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Design Considerations - index
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Le Chatelier' Principle


DOE-HDBK-1132-99
But, because a classic inorganic chemical reaction like that depicted in
Equation (7) can be expected to reach equilibrium in a time frame that ranges
from many hours to several days under the conditions normally found in nature,
classic inorganic chemical reactions of this type are not necessary for this
discussion.
Radiolysis Reactions. It was noted previously in Section 2.10.4 that the range
of the tritium beta is very short. As a consequence, it follows that virtually all of
the energy involved in tritium beta decay will be deposited in the immediate
vicinity of the atoms undergoing decay. When the medium surrounding the
decaying atoms is tritium gas, tritiated water, or tritiated water vapor in
equilibrium with its isotopic counterparts, reactions such as those presented in
Equations (8) and/or (9) bellow can be expected to dominate. When the
medium surrounding the decaying atoms is not a medium that would normally
be expected to contain tritium, however, an entire spectrum of radiolysis
reactions can be expected to occur.
For typical, day-to-day operations, the most common type of radiolysis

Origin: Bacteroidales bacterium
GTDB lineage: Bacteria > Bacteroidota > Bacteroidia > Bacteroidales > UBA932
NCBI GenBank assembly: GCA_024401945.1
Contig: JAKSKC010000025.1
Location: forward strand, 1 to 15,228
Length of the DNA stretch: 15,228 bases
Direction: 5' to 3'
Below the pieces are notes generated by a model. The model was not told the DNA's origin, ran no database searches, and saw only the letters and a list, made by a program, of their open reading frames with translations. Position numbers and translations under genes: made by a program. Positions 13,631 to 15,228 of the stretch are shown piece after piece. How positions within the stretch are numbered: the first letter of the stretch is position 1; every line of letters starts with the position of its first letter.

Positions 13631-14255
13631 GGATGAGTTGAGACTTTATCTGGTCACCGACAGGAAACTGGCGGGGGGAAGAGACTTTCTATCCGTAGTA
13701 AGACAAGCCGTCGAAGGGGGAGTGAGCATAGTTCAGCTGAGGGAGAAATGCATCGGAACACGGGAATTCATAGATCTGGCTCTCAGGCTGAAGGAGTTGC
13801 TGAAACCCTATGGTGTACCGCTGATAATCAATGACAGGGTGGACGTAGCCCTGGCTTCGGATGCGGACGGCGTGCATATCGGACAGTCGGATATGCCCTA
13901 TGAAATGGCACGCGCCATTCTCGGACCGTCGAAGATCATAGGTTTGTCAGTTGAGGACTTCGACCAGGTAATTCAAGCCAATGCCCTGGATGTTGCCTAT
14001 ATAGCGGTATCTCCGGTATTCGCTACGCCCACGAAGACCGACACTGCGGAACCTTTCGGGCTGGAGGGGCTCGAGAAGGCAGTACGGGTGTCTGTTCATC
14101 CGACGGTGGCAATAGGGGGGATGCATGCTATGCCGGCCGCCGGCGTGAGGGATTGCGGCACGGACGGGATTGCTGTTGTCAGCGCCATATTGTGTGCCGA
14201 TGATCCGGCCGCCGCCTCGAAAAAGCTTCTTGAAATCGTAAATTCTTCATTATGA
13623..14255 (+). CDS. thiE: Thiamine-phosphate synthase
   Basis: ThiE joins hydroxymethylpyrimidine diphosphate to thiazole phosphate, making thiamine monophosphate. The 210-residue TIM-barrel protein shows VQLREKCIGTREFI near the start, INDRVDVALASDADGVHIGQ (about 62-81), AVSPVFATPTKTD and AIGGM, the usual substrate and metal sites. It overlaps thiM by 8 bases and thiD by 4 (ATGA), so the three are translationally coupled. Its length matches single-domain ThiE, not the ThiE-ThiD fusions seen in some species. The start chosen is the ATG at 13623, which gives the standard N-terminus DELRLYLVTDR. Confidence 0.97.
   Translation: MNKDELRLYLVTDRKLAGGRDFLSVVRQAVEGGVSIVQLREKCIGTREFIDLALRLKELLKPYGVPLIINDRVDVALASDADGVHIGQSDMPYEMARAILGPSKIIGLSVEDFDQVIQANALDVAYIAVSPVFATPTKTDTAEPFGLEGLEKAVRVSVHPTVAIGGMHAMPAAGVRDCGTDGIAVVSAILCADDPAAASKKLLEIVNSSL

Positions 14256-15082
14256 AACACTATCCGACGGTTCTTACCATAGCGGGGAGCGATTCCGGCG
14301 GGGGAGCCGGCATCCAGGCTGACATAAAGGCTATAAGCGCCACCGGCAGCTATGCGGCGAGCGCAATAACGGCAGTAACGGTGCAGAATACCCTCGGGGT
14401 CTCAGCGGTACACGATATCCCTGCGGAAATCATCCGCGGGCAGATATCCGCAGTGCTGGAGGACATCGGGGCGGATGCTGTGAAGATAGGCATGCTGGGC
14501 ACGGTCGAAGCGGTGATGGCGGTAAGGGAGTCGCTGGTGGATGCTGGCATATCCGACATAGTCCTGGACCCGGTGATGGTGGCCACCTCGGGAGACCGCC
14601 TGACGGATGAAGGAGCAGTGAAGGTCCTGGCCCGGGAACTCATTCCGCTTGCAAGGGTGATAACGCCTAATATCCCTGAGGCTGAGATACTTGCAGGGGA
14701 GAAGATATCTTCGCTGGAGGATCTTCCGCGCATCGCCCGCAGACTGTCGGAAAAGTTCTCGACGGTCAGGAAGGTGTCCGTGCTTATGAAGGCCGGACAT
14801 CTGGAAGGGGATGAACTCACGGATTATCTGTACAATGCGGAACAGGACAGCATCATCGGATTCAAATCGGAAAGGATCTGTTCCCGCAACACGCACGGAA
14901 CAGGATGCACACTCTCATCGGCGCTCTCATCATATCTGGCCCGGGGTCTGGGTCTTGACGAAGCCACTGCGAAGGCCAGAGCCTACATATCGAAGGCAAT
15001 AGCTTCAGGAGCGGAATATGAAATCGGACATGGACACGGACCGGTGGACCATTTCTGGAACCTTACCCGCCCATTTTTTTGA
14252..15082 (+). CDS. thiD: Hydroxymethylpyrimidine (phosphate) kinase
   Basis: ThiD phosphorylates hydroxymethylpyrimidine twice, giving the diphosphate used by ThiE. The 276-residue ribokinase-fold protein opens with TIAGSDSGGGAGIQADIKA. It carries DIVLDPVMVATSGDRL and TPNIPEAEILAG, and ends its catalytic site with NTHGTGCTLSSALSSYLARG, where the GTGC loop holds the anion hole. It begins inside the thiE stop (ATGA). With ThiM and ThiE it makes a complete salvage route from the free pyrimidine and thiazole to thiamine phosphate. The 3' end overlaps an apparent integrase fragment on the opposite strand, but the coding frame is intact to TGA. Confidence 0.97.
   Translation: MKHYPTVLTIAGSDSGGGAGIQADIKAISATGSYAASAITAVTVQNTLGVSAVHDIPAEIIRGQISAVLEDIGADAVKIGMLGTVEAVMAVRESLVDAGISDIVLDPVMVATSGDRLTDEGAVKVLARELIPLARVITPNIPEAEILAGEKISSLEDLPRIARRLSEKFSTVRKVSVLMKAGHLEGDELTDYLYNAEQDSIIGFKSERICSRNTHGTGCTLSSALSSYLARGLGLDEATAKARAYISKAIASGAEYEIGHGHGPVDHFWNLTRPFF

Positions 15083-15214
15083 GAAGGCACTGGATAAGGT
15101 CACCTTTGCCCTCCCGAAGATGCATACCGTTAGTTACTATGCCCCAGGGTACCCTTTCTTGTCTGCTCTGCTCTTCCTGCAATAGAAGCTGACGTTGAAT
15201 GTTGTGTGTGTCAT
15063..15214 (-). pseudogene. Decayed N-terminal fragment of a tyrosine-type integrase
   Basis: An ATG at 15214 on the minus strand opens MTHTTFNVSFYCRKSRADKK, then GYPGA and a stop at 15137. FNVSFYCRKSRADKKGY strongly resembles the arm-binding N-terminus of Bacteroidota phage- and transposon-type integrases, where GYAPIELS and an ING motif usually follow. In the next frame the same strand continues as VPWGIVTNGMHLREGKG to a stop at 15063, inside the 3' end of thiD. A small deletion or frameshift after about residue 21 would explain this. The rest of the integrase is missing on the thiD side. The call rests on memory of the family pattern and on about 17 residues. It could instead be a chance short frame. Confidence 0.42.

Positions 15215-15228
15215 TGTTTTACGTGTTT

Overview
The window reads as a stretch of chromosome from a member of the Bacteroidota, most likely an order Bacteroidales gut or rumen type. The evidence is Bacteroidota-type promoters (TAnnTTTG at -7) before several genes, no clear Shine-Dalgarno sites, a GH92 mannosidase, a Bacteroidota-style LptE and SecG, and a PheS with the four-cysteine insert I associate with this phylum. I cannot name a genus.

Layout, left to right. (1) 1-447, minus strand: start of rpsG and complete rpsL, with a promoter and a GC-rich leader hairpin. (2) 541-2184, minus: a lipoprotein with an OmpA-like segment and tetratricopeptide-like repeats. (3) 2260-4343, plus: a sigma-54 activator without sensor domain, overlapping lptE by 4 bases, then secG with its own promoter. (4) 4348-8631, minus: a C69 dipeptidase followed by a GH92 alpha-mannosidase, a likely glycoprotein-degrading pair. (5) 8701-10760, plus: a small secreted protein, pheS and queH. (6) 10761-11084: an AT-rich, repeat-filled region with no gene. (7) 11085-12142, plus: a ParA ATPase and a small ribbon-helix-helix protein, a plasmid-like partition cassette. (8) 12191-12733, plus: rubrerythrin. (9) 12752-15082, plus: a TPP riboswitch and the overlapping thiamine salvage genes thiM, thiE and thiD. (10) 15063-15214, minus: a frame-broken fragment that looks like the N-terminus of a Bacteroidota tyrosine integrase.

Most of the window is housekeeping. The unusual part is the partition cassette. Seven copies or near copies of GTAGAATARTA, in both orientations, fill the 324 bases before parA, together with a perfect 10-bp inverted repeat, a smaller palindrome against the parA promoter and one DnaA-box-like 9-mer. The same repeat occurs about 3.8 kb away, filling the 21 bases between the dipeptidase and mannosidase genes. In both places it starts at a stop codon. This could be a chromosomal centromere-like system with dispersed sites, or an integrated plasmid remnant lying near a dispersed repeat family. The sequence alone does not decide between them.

reactions in the tritium community can be expected to occur at the interface
between the air above a tritium contaminated surface and tritium contaminated
surface itself. For these types of reactions, some of the energy involved in the
tritium decay process can be expected to convert the nitrogen and oxygen
components in the air immediately above the surface (i.e., the individual N  2 and
O2 components in the air) into the basic generic oxides of nitrogen, such as
nitric oxide, nitrous oxide and nitrogen peroxide (i.e., NO, N  20, and NO2,
respectively). As the energy deposition process continues, it can also be
expected that these simpler oxides will be converted into more complex oxides,
such as nitrites and nitrates (i.e., NO  2s and NO3s, respectively). Because all
nitrite and nitrate compounds are readily soluble in water (and/or water vapor),
it can further be expected that a relatively large percentage of the available
nitrites and nitrates in the overpressure gases will be absorbed into, and/or
dissolved into, the mono-molecular layers of water vapor that are actually part
of the surface. (See " odeling the Behavior of Tritium"in Section 2.10.6,
M
below.) With the available nitrites and nitrates now an integral part of the
mono-molecular layers of water vapor, it can finally be expected that the most
I-95


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